The third gate manifold 374 controls the supply of air through a line 375 to a third sorting gate flip-flop circuit 36711 which controls the operation of the No. 3 sorting gate cylinder operating valve 376.

Lines 377 from each of the three sorting gate manifolds lead to a CTL flip-flop circuit 378 which controls signals to a drive reverse timing control one-shot circuit 380, including a variable timer D-4 and a pair of gates M-7. The CTL flip-flop circuit also controls the signal to a saw stroke time delay D-3, to saw stroke one-shot gates M-7 at 382, and to the CTL drive motor control valve 384. Signals from the saw stroke one-shot gates 382 are transmitted to a saw single stroke" steerable flip-flop circuit 386 controlling the operation of the saw stroke control valve 388.

Because there are only three sorting gates which sort material to length but a total of 15 stop-sensors, the sensors are arranged in the circuit so that sensors SS- 1, SS-S, -9 and 88-13, that is every fourth sensor, lead to manifold 365 so as to sort into the No. l sorting gate. Then sensors SS-2, SS-6 and so forth sort into the N0. 2 sorting gate, and sensors SS-3, SS-7 and so forth sort into the No. 3 sorting gate. Sensors SS-4, SS-8 and SS-l2 then can be arranged to either sort into the random sorting gate, not shown in the circuit, or con nected so as not to actuate any of the gates whereby they are carried off on the transfer belts 284. In any event, the input gates for the sensors 884, SS-8, SS-l2 are connected so as to transmit a signal into the CTL flip-flop circuit 378 in a manner, for example, shown with respect to the stop-sensor SS-8, which is typical of the way in which the input gates from sensors SS-4 and 35-12 would also be connected.

When random-length sensor RS is covered but downstream sensors SS-12, SS-l3, etc., are not depressed, a high pressure air pulse is transitted from random-length sensor RS through input line 362 to a series of three gates M-6. These gates transmit a signal to a randomlength flip-flop circuit 390 including a pair ofgates M-8 which, in conjunction with downstream pairs of gates M-8 and M-7, maintain the CTL drive motor valve 384 in its neutral position so that the CTL drive does not operate. At the same time a signal shafts control valve 392 to operate the CT L drop gate and drop the random piece to its sorting area.

The piece-present sensor PP, when blocked, transmits a high pressure signal through line 363 to piecepresent flip-flop circuit 394 including a pair of gates M-8, which controlsthe operation of a CTL fence control valve 396 anda fence-extend time delay D-l. At the same time a line 397 leading from sensor SS-l5, under high pressure when sensor SS-l5 is not depressed, leads to a series of three short length random control gates 398. These gates produce a signal which shifts the CTL drop gate valve 392 in a direction for opening the drop gate when only the piece-present sensor is blocked and none of the stop-sensors are depressed. These control gates also control the operation of a piece drop time delay D-2.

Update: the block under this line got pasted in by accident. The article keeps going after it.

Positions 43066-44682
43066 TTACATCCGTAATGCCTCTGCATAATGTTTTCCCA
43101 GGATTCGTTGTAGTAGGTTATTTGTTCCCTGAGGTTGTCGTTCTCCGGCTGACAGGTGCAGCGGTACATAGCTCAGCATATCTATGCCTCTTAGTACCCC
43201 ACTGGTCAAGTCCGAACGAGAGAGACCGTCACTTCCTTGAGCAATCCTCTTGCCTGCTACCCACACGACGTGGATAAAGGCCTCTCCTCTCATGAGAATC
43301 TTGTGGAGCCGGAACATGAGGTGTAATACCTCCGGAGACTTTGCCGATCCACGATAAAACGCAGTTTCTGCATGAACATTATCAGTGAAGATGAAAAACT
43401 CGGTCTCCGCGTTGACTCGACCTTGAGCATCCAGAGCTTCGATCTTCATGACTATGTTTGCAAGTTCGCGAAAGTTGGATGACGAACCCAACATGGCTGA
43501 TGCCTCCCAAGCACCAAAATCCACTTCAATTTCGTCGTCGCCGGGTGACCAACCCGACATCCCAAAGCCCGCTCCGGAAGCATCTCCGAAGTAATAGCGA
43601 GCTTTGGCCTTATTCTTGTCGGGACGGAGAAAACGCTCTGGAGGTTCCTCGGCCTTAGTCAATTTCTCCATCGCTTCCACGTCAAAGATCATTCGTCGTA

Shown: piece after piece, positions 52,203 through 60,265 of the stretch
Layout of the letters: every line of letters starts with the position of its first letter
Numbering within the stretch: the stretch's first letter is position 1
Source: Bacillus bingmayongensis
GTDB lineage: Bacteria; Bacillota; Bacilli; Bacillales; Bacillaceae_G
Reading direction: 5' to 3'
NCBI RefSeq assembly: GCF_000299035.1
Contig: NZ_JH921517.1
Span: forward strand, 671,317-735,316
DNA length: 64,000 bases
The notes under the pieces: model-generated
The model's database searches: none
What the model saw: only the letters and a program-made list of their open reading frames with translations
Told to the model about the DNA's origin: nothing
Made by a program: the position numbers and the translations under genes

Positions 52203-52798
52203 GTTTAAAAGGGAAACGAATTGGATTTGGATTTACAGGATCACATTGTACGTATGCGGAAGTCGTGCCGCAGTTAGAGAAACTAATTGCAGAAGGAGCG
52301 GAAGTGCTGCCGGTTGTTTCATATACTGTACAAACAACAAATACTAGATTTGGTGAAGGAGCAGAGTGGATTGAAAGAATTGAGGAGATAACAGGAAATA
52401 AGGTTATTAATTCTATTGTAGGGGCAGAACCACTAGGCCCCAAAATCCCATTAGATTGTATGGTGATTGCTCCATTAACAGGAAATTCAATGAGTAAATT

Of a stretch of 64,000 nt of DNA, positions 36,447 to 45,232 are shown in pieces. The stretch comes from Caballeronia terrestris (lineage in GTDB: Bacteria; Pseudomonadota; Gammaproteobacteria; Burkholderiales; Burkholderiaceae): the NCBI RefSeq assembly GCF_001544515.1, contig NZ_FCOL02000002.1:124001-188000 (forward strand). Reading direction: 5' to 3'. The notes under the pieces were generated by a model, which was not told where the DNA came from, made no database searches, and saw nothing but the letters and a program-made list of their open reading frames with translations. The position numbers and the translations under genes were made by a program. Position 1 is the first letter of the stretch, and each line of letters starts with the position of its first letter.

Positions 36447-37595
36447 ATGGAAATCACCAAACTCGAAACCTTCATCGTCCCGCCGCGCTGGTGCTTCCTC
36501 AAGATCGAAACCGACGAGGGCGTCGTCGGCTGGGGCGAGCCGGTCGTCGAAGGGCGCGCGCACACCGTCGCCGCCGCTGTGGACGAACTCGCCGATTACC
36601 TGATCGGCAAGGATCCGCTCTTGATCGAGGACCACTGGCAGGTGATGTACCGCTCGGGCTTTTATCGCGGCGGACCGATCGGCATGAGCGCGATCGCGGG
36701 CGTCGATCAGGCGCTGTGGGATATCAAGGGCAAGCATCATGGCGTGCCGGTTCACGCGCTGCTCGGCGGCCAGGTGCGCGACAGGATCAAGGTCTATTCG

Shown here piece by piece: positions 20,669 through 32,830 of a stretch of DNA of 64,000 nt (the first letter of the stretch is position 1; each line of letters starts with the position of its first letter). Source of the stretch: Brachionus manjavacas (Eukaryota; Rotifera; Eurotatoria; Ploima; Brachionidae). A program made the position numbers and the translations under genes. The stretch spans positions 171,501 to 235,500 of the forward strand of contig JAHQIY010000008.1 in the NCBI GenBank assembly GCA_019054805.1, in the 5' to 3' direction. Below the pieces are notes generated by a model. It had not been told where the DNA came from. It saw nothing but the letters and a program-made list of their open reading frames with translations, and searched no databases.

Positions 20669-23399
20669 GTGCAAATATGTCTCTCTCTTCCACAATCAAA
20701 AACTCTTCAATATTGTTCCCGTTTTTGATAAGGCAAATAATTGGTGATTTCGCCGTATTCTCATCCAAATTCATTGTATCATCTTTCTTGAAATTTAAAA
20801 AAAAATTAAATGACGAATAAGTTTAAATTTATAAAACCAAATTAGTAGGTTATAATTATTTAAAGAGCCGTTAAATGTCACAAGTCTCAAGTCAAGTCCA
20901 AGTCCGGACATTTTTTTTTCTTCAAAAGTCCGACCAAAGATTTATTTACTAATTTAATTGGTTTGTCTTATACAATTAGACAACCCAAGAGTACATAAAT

Further down the diagram of F l0. l3, measuring sen sors 8-5 and 8-10, when blocked, transmit a high pressure pulse through a series of input gates M-9 to a junk gate flip-flop circuit 400 in the case of sensor S-5 and to a core block flip-flop circuit 402 in the case of sensor S-l0. Flip-flop circuit 400 controls the operation of a CTL junk gate cylinder operating valve 404. Flip-flop circuit 402 controls the operation of a valve 406 for controlling the operation of the core block gate cylinder.

ln typical-operation of the logic circuit to cut a board to length, assume that a long, clear, random-length board drops to the cut-to-length'station and is long enough to cover all of the 15 stop-sensors from SS-l through SS-lS. First the board blocks piece-present sensor PP, sending a high pressure signal to the flip-flop gates 394 and resulting in a high pressure signal to the *extend" side of the CT L fence-operating valve to shift the valve, whereby fence 224 and the drive-nip rolls press the board against the CTL stop bar 254, depressing all of the stop-sensors SS-l through 85-15. At this time the stop-sensor input gates place the manifolds flop circuit 378 to transmit a low pressure signal to the input side of the gate M-7 leading to the CTL drive motorcontrol valve 384 whereby such gate transmits a high pressure output to the forward side of valve 384, causing the CTL drive roll to operate in a direction to feed the board endwise toward the saw cutting plane 234a. This endwise movement continues until stop SS-l is released.

When stop-sensor SS-l releases, its input gates M-l send a high pressure signal into manifold 365 causing the No. l sorting gate valve 368 to shift to open the N04 1 sorting gate. At the same time, a high pressure signal from manifold 365 causes a high pressure input into the CTL flip-flop circuit 378, resulting in a high pressure input signal at the drive reverse timing one-shot 380 to shiftthe CTL' drivemotor valve 384 to its reverse position, reversing the direction of the CTL driven roll, and at the same time-actuating the drive reverse timer'D-4 and the saw stroke time delay D-3. Thus the board is driven back against the released stop lever of stopsensor 85-! and the CTL drive motor stops whentimer D-4, times out. Thereafter timedelay D-3 also times out. whereby the saw stroke one-shot 382 transmits a signal to saw stroke steerable flip-flop 386 which actuates the saw stroke operating valve 388 to stroke the saw. Thus the board is cut to specified length as determined by the distance of a stop-sensor SS-l from the cutting plane 234a.